The determinants of the aortic regurgitant velocity profile have been investigated using computer and in vitro simulations in which regurgitant orifice area, ventricular and aortic compliance, and systemic vascular resistance could be independently varied. In the study, regurgitant fraction was altered, either by changing the size of the regurgitant orifice or by holding the regurgitant orifice constant and changing chamber compliance or systemic vascular resistance. Upon increasing regurgitant fraction by increasing the size of the regurgitant orifice, the slope got steeper and the pressure half-time shortened, the response anticipated in current clinical practice. However, when the regurgitant orifice was kept constant and regurgitation fraction was increased by increasing the systemic vascular resistance or by increasing the compliance of the left ventricle, slope became less steep and pressure half-time lengthened. Multivariate analysis was used to quantify the relationship of regurgitant fraction to slope and pressure half-time. When orifice area was allowed to vary, slope was related directly (multiple r = 0.78, p < 0.001) and half-time was related inversely (multiple r = 0.66, p < 0.001) to regurgitant fraction. With the orifice area fixed, however, directionally opposite responses were seen; slope varied inversely (multiple r = 0.87, p < 0.001), whereas half-time varied directly (multiple r = 0.88, p < 0.001) with regurgitant fraction. This study suggests that the utility of the slope and pressure half-time of the regurgitant velocity tracing in clinical practice relates to their ability to discriminate regurgitant orifices of differing sizes. However, these findings also suggest caution in the conventional interpretation of these indices in individual patients in whom changes in regurgitant fraction are produced by pharmacologic manipulation of the systemic vascular resistance.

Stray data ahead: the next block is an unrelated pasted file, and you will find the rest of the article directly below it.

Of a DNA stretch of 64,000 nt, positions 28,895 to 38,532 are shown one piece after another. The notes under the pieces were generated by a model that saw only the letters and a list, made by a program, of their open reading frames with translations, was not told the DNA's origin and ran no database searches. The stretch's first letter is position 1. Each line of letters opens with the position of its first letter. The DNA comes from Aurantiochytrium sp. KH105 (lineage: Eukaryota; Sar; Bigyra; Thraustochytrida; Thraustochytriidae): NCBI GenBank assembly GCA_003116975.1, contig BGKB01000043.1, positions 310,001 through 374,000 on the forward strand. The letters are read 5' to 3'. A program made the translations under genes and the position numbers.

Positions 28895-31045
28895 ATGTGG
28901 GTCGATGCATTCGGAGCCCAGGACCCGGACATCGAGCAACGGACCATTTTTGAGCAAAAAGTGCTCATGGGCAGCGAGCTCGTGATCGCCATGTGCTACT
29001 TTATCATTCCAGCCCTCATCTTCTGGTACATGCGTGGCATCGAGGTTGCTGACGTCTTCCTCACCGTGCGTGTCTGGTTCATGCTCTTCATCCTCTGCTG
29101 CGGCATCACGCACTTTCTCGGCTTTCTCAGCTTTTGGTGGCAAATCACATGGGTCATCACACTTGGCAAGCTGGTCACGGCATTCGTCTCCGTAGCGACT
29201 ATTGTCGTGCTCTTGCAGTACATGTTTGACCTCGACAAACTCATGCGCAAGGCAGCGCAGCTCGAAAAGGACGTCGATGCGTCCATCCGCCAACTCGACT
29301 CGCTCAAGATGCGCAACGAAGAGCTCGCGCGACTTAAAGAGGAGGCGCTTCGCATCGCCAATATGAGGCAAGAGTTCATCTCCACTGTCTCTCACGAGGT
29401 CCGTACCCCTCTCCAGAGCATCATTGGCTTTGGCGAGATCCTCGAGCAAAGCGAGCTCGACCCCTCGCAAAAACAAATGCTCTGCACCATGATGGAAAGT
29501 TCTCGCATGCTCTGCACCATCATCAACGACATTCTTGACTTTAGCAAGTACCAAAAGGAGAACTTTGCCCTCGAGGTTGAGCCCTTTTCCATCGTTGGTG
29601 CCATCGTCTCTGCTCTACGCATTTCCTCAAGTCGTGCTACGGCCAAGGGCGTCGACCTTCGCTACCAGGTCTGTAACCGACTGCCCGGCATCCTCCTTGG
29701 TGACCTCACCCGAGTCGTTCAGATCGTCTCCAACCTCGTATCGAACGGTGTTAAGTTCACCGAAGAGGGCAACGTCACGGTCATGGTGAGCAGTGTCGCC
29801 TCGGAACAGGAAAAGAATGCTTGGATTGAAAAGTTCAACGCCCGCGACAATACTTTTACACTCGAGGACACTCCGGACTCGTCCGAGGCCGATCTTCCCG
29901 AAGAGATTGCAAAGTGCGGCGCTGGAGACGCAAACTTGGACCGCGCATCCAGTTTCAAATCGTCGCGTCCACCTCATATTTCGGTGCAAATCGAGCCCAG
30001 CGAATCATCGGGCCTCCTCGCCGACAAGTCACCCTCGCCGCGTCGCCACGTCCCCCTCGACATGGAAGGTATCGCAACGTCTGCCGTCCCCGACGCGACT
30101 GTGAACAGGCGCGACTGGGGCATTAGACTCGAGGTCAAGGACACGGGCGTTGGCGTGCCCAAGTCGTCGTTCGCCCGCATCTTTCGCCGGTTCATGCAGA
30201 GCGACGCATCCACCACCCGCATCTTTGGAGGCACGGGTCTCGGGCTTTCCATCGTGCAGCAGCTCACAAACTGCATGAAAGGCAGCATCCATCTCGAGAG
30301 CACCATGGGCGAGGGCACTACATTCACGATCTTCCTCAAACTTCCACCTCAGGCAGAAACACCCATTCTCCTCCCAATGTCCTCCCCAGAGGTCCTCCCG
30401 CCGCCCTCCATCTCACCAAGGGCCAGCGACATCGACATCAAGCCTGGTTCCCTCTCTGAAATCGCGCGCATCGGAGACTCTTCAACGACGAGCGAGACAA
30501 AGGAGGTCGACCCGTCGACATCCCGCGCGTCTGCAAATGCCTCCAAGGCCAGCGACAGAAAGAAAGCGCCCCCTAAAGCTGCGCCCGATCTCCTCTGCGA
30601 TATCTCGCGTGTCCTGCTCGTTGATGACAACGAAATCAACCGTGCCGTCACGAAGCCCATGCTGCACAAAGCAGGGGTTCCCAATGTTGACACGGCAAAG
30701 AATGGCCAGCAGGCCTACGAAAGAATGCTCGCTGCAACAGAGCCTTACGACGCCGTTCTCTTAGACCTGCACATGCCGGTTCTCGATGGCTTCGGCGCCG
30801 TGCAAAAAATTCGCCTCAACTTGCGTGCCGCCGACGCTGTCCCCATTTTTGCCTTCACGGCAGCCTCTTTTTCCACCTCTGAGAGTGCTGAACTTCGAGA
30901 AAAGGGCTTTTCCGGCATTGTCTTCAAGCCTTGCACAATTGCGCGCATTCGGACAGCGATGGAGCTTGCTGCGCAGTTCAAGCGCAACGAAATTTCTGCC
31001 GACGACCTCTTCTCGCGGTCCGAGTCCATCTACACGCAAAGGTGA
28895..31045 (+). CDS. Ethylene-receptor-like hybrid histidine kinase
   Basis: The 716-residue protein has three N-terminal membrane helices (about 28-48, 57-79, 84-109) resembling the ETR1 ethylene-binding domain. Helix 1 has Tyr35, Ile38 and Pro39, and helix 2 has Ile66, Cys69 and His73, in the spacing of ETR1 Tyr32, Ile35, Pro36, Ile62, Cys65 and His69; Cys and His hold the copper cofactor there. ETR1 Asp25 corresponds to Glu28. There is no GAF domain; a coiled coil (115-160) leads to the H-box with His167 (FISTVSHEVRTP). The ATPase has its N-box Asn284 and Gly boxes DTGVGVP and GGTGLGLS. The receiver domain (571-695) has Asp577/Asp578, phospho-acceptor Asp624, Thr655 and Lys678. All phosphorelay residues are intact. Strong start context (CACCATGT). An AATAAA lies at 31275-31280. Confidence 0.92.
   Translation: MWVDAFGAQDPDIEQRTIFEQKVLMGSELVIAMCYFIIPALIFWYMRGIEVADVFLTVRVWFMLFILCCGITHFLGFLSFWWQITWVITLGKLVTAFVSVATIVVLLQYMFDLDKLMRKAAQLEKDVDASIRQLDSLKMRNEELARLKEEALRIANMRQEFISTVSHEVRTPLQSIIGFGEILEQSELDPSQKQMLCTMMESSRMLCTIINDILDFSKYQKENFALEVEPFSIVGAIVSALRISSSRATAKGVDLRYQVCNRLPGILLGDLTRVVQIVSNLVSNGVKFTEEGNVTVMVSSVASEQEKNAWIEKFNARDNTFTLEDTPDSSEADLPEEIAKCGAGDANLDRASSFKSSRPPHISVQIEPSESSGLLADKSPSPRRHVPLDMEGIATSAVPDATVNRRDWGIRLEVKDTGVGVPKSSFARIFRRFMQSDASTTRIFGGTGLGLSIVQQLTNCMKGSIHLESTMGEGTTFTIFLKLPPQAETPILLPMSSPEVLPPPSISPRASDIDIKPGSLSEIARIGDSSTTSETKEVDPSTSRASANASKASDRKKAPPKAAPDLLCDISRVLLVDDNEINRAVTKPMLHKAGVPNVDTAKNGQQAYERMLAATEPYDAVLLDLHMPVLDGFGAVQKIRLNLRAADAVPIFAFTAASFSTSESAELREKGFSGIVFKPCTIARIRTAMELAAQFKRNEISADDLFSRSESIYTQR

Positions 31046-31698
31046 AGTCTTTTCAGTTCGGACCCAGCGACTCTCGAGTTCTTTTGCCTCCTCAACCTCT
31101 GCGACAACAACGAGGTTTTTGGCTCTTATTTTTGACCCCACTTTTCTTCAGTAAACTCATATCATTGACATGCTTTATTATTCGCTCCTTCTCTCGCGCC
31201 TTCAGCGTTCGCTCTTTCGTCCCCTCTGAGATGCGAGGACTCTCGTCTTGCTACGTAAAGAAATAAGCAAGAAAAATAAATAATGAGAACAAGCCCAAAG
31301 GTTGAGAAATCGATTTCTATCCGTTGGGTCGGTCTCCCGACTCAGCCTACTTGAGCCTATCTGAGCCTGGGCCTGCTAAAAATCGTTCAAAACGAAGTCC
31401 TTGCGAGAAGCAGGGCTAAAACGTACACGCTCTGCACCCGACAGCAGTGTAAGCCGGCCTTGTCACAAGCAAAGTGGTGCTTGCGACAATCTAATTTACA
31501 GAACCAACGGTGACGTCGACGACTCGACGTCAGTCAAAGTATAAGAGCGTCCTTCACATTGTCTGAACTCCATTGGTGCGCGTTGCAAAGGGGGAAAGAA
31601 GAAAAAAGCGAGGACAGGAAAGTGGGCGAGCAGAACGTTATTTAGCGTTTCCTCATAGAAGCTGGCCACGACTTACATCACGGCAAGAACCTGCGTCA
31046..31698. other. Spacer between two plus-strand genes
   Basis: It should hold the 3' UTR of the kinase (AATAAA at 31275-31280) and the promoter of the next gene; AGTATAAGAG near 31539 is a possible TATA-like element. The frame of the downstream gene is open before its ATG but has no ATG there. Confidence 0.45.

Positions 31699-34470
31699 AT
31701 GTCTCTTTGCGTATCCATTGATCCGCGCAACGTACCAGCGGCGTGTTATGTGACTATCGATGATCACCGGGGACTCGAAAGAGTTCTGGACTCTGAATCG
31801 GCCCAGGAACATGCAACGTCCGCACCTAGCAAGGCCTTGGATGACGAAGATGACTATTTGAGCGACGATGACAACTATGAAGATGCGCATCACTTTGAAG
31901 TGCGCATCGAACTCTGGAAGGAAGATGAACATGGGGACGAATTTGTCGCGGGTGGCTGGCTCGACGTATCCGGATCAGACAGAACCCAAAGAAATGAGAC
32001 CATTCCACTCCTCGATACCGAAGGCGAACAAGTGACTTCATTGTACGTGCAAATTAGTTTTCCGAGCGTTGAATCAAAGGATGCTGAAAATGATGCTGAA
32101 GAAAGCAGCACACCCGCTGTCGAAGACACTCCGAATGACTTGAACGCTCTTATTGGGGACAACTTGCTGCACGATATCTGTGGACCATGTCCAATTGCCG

ASJC Scopus subject areas
- Cardiology and Cardiovascular Medicine